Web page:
This moral may well influence our understanding of this holy day. That our prayer for the merit of that purifying intimacy with God be heartfelt is necessary, but not sufficient. We must also ask: do we come before God only in our own name? What about all those who remain outside, those who are found in a spiritual "wasteland," without any way to approach or relate to the holy? Even when we do pray for them, is our prayer free of smugness? Do we really accept that we could just as easily have been in their shoes? Do we truly accept the pithy observation, "There, but for the grace of God, go I?" But for an accident of birth, we would not have been exposed to the spiritual richness of our heritage. And this accident, directed by the Divine Hand, undoubtedly obligates us to use our good fortune for a higher purpose.

Yet, I do not come here to preach, but only to point out some of the issues raised by a careful analysis of this deceptively simple chapter. The dialectic of the High Priest's spiritual journey into the holiest of places, at the same time both intensely personal and profoundly universal, engages us today, two millennia removed from the Temple, as deeply, if not more so, then it did our ancestors.

May it be His Will that we, as a community and as individuals, merit to perform a personal accounting of our souls, and that the Merciful One will accept graciously our repentance and our prayer, and will inaugurate upon us and all of Yisrael a good and sweet year.

(Translated by Yoseif Bloch)

FOOTNOTE:

1) The Gra finds additional proof for his approach in a seemingly strange command in the Torah. After the High Priest, wearing white linen garments, has completed the main service of the day, the Torah commands: "Aharon will come to the Tent of Meeting, and he will remove the linen garments which he wore upon coming into the sanctum, and he will leave them there" (16:23). What is the purpose of coming to the sanctuary at this point? Is it conceivable that Aharon would enter a sacred place merely for the purpose of disrobing?

The Sages explain that "coming into the sanctum" means returning to the Holy of Holies, for the purpose of removing the incense-scoop and the fire-pan that had been left there before. The cloud of incense was meant to protect the High Priest from a direct "vision" of God when entering the Holy of Holies in order to sprinkle the blood of the sin-offerings before the Ark of the Covenant (or, in the Second Temple, the stone on which it had sat). When entering the Holy of Holies, the High Priest wore only four garments of linen, as opposed to his standard uniform of eight garments, four of which were made of gold (worn during both the other rites of the day as well as during the services of every other day of the year). Every time the High Priest changed his garments, he had to wash his hands and feet, immerse his entire body, and then wash his hands and feet a second time after donning new garments. According to tradition, this occurred five times over the course of the day, i.e., there were two instances when the High Priest had to exchange his gold garments for linen clothing, then change back to gold (thus ending up with the sequence gold-white-gold-white-gold). The first such occasion is the famous one, the sprinkling of the blood of the chatat under a cloud of incense. The second one was for a bit of Temple housekeeping — the removal of the scoop and pan after the incense had been completely consumed. It is to this second entrance into the Holy of Holies that the verse which so troubles the Gra refers as "coming into the sanctum;" afterwards, the special linen garments of that year's Yom Ha-kippurim were put away, never to be used again.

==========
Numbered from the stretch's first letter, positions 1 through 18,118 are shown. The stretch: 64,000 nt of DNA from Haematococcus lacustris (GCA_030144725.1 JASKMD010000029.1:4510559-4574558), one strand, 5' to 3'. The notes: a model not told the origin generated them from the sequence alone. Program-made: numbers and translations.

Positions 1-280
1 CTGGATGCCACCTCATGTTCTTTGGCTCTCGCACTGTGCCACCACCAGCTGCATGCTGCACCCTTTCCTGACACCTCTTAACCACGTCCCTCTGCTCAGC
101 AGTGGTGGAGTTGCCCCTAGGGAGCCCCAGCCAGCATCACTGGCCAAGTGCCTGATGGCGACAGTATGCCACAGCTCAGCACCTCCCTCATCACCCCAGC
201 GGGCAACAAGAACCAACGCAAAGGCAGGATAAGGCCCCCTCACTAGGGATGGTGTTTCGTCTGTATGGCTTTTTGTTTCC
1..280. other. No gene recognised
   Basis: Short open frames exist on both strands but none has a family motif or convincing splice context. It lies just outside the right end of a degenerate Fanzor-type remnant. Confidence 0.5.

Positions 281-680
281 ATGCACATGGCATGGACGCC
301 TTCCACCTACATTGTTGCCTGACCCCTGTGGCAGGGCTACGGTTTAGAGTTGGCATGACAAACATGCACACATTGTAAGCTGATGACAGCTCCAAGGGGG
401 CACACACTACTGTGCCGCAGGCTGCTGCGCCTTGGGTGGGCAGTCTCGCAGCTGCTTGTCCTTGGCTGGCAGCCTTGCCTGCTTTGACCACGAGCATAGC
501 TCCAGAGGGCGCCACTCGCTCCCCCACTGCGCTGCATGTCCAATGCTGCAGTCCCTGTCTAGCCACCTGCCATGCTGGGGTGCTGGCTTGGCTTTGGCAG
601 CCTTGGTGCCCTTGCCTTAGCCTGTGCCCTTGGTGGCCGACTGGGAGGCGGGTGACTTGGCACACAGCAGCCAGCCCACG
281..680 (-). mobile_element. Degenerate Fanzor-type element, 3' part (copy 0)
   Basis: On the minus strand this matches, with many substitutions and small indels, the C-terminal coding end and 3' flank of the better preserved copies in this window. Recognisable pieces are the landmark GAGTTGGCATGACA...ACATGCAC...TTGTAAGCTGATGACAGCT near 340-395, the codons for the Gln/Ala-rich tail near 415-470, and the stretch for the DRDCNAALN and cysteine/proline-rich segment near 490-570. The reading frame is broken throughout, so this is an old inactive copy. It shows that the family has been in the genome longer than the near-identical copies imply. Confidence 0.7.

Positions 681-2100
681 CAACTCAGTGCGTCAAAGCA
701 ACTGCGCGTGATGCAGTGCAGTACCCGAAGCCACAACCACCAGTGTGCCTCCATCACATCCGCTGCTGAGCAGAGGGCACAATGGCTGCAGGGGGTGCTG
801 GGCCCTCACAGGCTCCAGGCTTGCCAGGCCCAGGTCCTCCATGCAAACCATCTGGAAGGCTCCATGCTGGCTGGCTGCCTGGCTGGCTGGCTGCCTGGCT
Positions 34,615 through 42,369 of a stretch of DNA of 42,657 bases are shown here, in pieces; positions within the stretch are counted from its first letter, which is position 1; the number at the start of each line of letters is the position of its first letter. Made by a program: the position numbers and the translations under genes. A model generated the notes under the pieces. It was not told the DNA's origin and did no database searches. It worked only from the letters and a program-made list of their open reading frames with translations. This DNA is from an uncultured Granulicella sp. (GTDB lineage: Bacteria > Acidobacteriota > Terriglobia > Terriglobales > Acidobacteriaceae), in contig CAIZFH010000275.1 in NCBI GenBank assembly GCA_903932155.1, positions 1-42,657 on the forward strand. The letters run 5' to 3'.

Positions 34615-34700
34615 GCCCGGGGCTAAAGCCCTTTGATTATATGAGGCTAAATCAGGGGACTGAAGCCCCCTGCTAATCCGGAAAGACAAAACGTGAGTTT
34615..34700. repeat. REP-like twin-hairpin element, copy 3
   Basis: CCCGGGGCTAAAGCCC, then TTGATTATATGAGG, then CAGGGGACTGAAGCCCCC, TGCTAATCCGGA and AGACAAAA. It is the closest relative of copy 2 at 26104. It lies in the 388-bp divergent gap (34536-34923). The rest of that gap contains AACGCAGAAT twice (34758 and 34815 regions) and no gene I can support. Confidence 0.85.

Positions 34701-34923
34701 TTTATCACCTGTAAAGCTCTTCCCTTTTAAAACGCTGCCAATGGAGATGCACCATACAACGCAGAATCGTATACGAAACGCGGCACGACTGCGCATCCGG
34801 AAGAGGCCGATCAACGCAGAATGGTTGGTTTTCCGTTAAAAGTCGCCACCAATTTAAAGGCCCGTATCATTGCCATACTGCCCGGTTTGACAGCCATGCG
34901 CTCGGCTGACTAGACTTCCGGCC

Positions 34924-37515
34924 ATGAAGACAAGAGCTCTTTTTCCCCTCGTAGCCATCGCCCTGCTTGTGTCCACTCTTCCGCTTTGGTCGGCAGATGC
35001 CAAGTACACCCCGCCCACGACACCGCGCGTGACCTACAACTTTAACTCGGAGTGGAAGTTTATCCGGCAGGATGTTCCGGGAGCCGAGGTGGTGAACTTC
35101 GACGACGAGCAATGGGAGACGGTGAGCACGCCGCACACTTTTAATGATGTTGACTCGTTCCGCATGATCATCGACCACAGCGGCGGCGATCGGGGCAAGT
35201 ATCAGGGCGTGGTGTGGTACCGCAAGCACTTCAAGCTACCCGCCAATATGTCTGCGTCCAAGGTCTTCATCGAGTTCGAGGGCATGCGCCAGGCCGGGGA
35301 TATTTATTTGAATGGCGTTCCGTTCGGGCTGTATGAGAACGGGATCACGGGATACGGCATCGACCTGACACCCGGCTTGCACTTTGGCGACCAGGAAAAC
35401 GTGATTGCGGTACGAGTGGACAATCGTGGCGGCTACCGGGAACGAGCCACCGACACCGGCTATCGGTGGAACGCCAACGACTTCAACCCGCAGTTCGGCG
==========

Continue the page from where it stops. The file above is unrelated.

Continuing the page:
This is the halakhic interpretation of verse 23. However, it does not follow the sequential order of the text, an idea which, according to the Gra, puts it beyond the pale of the text's simple meaning. Indeed, as per his understanding, the Sages never intended to state that this verse is not found in its halakhically proper place. The verse is indeed where it belongs, if we assume that the opening of this unit is referring to Aharon's entry to the Holy of Holies on a day other than Yom Ha-kippurim. In this case, the removal of the scoop and the pan is performed at the close of the service of the sin-offerings, as is implied in the order of the verses. The Sages only fixed the requirement of five immersions when this service is performed on Yom Ha-kippurim, and therefore on Yom Ha-kippurim there is a need to implement the removal of the scoop and the pan at a later stage.